It’s easy being green at Santa Fe College

It’s easy being green at Santa Fe College

In our currently modern, fast paced and convenient world, it is often hard to forget about living a sustainable lifestyle. According to the EPA, individuals in the United States, on average, consume about 4.43 pounds of waste a day, and the average American home only recycles 34% of their yearly wastes. With such grim statistics regarding sustainable living for individual homes, is there much hope for large institutions such as colleges and universities?

Students, faculty and staff help keep SF sustainable at waste audit day.

Enter Barbara Little-Harsh, chair of the sustainability committee at Santa Fe College. Little-Harsh has made it her personal mission to ensure that Santa Fe College moves rapidly in the direction of a sustainable and green campus.

The sustainability committee is composed of staff, faculty and students, and meets once a month to discuss innovative ideas and suggestions regarding how to make campus more sustainable.

“The goal is to get all of the campus involved through fun events and projects that promote sustainable living,” said Little-Harsh.

SF's Students with Disabilities UPcycle soda tabs and bottle caps into pins and bracelets.

In the fall, SF hosted a Waste Audit Day, an event in which students helped sort through trash from around the campus to see exactly what people were throwing away. Students were then encouraged to create “trashy art” from the found items that were then displayed in the Art gallery.

In the spring, the committee will offer a free series of movie that will showcase the importance of sustainability and present easy solutions to currently unsustainable practices.

“It’s a great way to present current issues through a form of media that appeals to everyone,” said Little-Harsh.

The sustainability committee encourages organizations, such the Organic Gardeners and Student Government, to branch out and involve as many students on campus as possible. The Organic Gardeners is an organization here at SF that plants and maintains a yearly garden of fruits and vegetables behind Building P.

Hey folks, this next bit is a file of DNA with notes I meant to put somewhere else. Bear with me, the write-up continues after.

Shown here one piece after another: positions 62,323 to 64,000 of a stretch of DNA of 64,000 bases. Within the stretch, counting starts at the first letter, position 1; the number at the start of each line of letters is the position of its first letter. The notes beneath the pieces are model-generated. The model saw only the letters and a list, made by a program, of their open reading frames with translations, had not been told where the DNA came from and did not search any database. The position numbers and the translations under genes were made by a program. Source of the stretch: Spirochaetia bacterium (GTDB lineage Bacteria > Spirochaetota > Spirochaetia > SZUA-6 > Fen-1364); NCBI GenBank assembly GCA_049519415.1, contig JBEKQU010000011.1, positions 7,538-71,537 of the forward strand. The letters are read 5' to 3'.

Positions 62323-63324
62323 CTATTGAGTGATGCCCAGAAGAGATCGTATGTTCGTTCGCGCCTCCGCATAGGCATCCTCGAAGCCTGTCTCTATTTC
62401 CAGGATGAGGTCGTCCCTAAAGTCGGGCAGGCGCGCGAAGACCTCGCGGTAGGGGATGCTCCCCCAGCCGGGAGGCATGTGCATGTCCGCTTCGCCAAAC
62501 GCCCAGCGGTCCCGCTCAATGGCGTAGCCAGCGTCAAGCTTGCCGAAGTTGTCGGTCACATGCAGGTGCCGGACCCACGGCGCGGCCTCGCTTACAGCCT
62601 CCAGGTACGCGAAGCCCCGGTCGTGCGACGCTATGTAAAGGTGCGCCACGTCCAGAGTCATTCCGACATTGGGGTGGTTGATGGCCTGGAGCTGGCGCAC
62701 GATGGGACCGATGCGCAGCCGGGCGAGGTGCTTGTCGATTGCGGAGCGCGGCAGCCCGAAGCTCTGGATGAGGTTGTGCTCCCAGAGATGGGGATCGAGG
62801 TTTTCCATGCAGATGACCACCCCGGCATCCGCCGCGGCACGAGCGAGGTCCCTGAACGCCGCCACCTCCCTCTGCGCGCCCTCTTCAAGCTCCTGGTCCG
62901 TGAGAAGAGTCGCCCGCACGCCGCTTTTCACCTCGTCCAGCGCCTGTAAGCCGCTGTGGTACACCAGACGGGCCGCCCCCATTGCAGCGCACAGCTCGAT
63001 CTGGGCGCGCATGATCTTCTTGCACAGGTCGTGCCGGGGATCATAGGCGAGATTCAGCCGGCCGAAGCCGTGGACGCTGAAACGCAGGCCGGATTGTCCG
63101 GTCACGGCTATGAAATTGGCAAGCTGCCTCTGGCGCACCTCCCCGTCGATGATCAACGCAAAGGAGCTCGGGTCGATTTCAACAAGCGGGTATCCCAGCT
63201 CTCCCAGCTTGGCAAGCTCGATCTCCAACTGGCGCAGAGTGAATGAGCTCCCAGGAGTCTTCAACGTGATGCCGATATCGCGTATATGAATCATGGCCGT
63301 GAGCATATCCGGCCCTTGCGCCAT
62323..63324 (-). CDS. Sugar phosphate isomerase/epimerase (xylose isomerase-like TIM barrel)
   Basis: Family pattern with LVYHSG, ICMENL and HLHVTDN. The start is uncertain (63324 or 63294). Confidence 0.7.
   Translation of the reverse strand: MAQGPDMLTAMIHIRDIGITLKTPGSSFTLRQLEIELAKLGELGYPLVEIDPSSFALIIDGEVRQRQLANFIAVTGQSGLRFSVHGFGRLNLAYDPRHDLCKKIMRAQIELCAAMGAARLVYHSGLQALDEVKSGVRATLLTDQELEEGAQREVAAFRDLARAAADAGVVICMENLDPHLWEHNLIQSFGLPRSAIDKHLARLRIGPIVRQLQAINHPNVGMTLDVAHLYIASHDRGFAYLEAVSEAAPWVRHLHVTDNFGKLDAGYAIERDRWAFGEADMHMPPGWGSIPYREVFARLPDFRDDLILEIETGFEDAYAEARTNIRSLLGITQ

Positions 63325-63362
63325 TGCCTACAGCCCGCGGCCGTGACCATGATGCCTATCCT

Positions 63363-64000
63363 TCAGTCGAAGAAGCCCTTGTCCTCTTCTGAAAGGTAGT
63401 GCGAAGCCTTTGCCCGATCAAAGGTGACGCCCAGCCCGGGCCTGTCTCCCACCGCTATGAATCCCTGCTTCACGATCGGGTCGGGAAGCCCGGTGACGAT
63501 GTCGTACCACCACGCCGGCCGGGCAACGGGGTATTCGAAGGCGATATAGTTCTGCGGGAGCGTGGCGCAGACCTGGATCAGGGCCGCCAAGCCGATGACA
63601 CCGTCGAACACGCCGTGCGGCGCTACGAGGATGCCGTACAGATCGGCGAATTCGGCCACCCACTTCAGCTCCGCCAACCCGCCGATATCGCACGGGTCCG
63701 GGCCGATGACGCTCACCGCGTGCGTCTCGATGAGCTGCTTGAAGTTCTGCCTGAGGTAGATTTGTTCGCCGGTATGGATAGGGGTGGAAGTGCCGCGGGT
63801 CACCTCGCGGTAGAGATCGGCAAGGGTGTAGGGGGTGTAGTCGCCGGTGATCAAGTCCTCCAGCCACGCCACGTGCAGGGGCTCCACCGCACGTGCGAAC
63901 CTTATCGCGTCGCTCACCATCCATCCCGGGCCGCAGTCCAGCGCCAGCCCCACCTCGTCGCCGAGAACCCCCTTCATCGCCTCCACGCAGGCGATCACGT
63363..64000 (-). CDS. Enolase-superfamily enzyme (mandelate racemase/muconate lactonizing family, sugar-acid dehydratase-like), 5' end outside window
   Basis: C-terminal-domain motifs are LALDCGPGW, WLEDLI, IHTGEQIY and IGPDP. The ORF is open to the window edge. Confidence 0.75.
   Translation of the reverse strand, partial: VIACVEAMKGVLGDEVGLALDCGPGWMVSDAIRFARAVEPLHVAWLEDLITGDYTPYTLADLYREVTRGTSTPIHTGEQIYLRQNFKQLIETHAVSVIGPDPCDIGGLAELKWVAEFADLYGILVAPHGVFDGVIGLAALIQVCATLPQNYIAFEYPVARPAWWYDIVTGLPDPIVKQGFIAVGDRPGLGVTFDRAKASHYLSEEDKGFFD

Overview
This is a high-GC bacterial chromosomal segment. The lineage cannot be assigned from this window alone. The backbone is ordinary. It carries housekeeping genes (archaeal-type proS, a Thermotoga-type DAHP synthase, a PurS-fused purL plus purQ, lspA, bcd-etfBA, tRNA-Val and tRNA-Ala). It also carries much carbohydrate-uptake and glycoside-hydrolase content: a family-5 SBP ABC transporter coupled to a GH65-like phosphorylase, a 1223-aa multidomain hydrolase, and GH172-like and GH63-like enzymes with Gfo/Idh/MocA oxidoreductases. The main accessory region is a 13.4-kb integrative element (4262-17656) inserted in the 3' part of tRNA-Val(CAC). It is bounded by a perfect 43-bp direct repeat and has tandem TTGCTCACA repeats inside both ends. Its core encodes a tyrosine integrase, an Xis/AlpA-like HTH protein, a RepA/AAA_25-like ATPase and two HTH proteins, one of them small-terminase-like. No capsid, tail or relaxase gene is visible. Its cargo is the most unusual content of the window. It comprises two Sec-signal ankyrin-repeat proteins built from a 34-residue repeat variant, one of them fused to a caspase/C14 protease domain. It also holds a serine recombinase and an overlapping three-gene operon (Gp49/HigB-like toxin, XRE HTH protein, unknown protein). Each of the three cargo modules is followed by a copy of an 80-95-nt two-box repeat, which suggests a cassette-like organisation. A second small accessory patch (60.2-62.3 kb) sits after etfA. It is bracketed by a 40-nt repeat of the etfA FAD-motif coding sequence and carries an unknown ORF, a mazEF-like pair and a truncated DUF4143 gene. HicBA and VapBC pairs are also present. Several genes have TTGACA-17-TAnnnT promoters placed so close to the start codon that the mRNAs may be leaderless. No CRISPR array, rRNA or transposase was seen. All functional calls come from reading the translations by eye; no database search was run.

“It is a great way for students to learn about eating local,” said Little-Harsh.

Students work in the organic garden, located near Building E on the Northwest Campus.

Student Government has also made great strides in helping SF become more sustainable. They recently passed two resolutions, one to get rid of all Styrofoam on campus, and the other to allow Community Supported Agriculture (CSA) programs on campus.

“This is huge,” said Student body President Daniel Freed. “It is so nice to see so many students wanting to get involved and doing their part to help the environment.”

Student Government recently added a sustainability representative, Aadil Muhammed, who will work directly with Barbara Little-Harsh and represent the voice of the students. Aadil has some initiatives of his own, such as placing more recycling bins around campus, and replacing the paper towels in bathrooms with electronic dryers.

“Let’s be honest.” said Aadil. “As a planet we need to be more sustainable. We only have one planet, one ocean, and one environment. It’s time we start taking better care of it because if we don’t, who knows where we will be in ten years.”

To contact Student Government, click here.

For more statistics from the EPA, click here.

For more information about the Sustainability Committee click here or contact Barbara Little-Harsh at 352-381-3850 or